Tuesday, June 8, 2010

What a busy last few weeks we've had! No time to garden; no time to blog about gardening. Luckily, my garden had a busy few weeks too...busy growing that is!! I now have flowers on my potato plants (which are totally huge by the way) and the peas that I thought weren't growing have flowers also. My lettuce has grown out of its box and i have teeny baby tomatoes! I'm so excited! We've been having tons of lettuce salads and they have been fantastic!

My raspberries (at least that's what I think they are) have had a few flowers and I am hoping that they will soon turn to berries. I'm so excited to try them!

Here are some pictures from a couple of weeks ago. Hopefully I'll have more current ones up tomorrow.
Oh, a couple of questions:

1. The cilantro I planted has really taken off but it has some weird non-cilantro-like things growing out the center of the plant...anyone have any idea what that is?

2. I planted Sugar Ann Snap Peas and the card that came with it said they grow in a bush. Do I still need to make a trellis for them to grow on? They sort of seem to be attacking my onion stalks and attaching their little tendrils to them!


  1. Your garden looks great!

    I bet that your cilantro bolted. When the weather gets too warm, it sends up a flower shoots that has different leaves that have an 'airier' look. You should see some white flowers on it soon. It flings seeds everywhere and they survive multiple years. I planted cilantro at my first house and even though I didn't plant it again, my lawn smelled like cilantro every time I mowed it for years. If you don't want it to self-seed all over the place, you should cut off the flower stalk. You might also want to taste the cilantro before you cook with it now. Once it has bolted, it takes on a soapy taste that I find unpleasant.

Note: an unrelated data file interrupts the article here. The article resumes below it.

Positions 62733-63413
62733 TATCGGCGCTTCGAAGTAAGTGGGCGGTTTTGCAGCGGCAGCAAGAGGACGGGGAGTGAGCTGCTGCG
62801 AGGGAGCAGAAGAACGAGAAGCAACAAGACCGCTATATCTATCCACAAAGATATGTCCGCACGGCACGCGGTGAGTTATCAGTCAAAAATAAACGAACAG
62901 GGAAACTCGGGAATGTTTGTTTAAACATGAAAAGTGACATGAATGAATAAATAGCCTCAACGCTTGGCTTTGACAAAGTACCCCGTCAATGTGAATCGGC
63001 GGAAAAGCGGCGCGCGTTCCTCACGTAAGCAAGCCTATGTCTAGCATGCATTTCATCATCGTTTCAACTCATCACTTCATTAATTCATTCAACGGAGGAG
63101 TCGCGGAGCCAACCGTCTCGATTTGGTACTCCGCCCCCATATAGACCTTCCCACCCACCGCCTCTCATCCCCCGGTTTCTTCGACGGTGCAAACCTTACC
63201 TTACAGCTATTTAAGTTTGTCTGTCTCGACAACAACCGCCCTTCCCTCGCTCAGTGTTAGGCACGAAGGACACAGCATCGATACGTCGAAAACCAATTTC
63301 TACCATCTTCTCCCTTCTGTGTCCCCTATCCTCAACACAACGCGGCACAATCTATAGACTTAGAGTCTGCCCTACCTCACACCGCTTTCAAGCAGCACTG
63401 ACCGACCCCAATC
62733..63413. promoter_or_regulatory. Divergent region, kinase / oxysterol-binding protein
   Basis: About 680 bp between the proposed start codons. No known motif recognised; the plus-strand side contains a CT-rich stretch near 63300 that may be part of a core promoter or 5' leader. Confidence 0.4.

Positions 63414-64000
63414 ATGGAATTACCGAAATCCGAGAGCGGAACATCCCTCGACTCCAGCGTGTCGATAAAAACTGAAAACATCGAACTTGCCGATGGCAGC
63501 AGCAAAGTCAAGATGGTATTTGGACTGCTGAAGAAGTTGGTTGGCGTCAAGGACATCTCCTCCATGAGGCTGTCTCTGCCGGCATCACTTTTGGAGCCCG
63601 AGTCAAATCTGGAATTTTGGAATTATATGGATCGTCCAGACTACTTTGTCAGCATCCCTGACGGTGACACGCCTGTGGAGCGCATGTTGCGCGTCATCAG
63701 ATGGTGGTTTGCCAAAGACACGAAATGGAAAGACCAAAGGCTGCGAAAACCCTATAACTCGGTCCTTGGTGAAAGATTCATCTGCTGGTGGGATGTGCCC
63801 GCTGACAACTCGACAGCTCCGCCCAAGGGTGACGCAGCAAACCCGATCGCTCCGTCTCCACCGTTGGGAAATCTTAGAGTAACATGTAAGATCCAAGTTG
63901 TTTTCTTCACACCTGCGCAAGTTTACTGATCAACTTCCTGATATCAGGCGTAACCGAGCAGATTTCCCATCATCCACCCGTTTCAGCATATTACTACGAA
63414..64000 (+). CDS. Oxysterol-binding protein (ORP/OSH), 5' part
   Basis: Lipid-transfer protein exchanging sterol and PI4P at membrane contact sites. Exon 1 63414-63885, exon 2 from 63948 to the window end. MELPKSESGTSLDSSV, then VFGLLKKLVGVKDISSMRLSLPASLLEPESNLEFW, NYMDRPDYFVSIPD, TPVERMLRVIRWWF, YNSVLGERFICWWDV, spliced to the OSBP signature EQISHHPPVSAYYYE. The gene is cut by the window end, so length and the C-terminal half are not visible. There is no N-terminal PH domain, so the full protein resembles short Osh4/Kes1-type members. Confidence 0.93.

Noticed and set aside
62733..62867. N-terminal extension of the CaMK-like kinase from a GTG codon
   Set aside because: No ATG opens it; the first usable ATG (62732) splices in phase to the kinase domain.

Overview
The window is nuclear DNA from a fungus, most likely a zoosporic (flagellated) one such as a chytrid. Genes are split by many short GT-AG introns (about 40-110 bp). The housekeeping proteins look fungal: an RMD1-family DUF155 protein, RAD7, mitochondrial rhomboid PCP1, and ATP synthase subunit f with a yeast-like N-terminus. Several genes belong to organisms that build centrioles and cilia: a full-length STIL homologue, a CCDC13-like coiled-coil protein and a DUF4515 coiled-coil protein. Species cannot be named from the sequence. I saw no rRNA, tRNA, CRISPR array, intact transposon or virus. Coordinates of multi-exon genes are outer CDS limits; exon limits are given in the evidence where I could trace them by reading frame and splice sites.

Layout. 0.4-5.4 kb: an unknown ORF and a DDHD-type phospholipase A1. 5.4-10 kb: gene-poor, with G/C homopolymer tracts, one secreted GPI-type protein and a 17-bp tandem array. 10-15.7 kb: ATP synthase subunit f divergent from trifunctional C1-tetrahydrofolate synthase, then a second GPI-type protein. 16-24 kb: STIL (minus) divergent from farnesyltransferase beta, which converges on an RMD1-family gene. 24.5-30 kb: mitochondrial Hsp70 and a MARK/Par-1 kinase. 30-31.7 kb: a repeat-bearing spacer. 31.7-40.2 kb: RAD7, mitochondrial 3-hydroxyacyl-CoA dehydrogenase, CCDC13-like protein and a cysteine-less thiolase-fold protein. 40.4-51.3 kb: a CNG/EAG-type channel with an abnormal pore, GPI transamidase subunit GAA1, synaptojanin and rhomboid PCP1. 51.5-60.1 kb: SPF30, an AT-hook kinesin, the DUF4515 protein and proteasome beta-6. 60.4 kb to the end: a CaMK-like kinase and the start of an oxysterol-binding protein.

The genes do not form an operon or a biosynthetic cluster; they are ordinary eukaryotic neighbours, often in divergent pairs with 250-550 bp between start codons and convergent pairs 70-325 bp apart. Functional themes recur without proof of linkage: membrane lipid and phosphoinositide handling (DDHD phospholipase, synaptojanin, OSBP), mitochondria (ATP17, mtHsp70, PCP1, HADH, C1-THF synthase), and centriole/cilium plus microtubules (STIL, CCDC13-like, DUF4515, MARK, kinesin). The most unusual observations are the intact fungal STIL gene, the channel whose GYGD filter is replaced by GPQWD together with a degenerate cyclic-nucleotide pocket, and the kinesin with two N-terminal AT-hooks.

2. Hi Liz!
    Katie is right, your cilantro has bolted but I wouldn't be alarmed. When cilantro bolts, the seeds that develop are actually coriander. If you don't care for coriander, you can cut it back but personally, I'd let it go to seed and collect them. If you're diligent you can harvest them or you can put little cheese cloth bags around the tops to collect the seeds so that they don't self-sow. If I remember correctly, Katie is also right about the taste of the leaves after it's bolted. You may want to plant some more and keep it pinched back.